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Mozilla CEO ousted for views in 2008


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#91 332nd

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Posted 05 April 2014 - 11:10 PM

Sarcasm noted however... the states where the majority of people voted to keep marriage traditional, does there pursuit of happiness not count? When a federal judge overturns their majority vote, does it violate their constitutional right to their pursuit?

 

No.

 

Oh & well played! I forgot about the old "Just ignore the fact that my snarky ass argument got destroyed & move on to something else.!



#92 332nd

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Posted 05 April 2014 - 11:29 PM

I thought we were arguing rights not morality?

 

We are. Only one side in this has had their rights infringed upon.



#93 heel31ok

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Posted 06 April 2014 - 12:31 AM

So the majority is always moral and just?

only in climate change.



#94 boostownsme

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Posted 06 April 2014 - 12:34 AM

Considering I'm more adult than you'll ever dream of being, don't take my contribution so sarcastically

 

Arguing ones level of adult on an internet message board does raise some questions.



#95 boostownsme

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Posted 06 April 2014 - 12:39 AM

No.

 

Oh & well played! I forgot about the old "Just ignore the fact that my snarky ass argument got destroyed & move on to something else.!

 

I chose to ignore it, just like you chose to forgo the context of that ruling. That Supreme Court of that day ruled on interracial marriage. The same ruling has now been applied to the gay marriage argument by it's proponents, mainly activist circuit court judges.
 



#96 Frash Brastard

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Posted 06 April 2014 - 12:55 AM

Arguing ones level of adult on an internet message board does raise some questions.


Welp since you initiated it in the first place, I think everybody's got their answers already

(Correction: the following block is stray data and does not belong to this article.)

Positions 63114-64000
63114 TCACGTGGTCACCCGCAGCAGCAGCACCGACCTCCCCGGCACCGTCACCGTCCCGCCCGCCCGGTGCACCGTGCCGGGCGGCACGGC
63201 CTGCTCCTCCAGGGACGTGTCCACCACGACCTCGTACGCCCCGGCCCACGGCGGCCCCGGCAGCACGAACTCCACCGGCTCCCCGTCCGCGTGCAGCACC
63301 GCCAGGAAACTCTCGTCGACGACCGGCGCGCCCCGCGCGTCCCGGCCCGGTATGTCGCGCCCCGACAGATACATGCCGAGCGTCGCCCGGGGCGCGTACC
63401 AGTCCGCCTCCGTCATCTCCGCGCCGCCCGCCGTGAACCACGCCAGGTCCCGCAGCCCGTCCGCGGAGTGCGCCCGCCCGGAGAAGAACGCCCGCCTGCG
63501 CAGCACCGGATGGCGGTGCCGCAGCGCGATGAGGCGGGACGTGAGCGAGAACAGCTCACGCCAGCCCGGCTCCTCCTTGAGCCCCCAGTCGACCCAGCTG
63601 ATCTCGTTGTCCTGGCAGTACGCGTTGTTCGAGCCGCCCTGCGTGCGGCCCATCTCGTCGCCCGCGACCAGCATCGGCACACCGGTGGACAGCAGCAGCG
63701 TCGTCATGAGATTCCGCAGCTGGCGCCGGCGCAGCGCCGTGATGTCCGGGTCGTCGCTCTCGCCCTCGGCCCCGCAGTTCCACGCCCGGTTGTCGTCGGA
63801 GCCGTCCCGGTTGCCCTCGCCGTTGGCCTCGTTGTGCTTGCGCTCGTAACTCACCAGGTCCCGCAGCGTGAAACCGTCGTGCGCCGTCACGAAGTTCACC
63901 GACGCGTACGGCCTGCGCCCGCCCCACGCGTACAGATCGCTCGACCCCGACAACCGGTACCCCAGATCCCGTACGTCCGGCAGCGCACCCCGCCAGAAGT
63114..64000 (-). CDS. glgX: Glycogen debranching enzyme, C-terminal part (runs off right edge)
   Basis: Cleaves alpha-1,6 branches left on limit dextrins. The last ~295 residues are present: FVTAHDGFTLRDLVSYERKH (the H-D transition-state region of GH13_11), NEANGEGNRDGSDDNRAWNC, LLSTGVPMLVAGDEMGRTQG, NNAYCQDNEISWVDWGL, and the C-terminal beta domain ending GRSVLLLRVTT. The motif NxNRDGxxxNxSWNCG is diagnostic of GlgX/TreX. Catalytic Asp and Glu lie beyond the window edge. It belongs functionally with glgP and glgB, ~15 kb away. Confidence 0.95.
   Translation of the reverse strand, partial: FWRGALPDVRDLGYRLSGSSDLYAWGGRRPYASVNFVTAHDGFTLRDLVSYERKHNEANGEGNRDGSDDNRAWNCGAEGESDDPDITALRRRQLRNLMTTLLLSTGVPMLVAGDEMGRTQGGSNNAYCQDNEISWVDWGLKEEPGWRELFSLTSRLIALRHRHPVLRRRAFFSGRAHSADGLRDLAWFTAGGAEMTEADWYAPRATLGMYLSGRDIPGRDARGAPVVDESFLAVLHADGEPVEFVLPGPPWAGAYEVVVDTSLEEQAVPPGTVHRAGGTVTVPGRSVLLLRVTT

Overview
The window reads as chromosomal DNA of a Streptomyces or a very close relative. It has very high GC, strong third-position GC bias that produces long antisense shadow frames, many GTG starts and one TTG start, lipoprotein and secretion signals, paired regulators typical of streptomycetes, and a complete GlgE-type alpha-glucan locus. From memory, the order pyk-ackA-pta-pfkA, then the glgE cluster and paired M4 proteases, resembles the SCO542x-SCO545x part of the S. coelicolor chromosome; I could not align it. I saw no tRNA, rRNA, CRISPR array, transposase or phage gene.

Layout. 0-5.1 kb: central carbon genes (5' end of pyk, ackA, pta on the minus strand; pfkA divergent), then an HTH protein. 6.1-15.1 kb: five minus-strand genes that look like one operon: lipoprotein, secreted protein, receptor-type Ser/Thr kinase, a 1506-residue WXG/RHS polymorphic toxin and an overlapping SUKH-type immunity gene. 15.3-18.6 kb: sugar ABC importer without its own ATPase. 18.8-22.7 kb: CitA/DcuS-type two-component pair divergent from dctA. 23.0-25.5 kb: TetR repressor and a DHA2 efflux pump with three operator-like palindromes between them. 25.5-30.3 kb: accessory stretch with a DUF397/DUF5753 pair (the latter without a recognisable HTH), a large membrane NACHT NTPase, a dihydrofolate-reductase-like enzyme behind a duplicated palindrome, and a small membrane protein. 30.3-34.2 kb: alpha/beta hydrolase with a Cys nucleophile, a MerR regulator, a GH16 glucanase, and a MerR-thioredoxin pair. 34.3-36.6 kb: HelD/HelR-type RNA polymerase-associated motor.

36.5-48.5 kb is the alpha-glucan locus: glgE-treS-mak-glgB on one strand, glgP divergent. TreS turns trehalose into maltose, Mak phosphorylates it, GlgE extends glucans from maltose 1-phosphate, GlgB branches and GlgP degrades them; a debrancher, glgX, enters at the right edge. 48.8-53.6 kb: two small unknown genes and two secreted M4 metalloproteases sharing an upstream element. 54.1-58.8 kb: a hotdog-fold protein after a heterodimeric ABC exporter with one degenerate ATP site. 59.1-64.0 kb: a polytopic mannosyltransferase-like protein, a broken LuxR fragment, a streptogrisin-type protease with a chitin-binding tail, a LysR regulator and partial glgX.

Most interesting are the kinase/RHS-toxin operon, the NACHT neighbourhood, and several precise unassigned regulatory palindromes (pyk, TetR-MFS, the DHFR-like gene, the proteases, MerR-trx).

#97 332nd

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Posted 06 April 2014 - 02:45 AM

I chose to ignore it, just like you chose to forgo the context of that ruling. That Supreme Court of that day ruled on interracial marriage. The same ruling has now been applied to the gay marriage argument by it's proponents, mainly activist circuit court judges.
 

 

1. Ruling?... No, no, no... Rulings. Plural. Yes Loving V Virginia was held up as an example. I also posted a link with 13 others.

 

2. Sorry. You don't get to move the goalposts on this. You said marriage wasn't a right. You are wrong.

 

3. Before you try to keep spinning... Lawrence v. Texas. Might wanna check that out.



#98 Panthro

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Posted 06 April 2014 - 04:43 AM

I chose to ignore it, just like you chose to forgo the context of that ruling. That Supreme Court of that day ruled on interracial marriage. The same ruling has now been applied to the gay marriage argument by it's proponents, mainly activist circuit court judges.

So what is your fear?

#99 Panthro

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Posted 06 April 2014 - 04:44 AM

only in climate change.

bet you didn't go to UNC

#100 stirs

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Posted 06 April 2014 - 05:53 AM

I am trying to talk about political retribution, no matter the issue.  Gay rights, abortion, left vs right, etc.  Just because you are on the winning/losing side of an argument, should there be this third world retribution mindset?  After Prop 8 passed in CA, did the 52% go through all the "for" contributions and publicize them for punishment of all the 48%ers?

 

I am no so caught up on the cause here, which 98% of Huddlers are hung up on, but the actual effects of winning/losing elections, especially when your political opponents pay a price with their jobs for just contributing to a cause.  With 52% of Californians voting for it, does over half the population there need to lose their job?  Why not?



#101 teeray

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Posted 06 April 2014 - 06:35 AM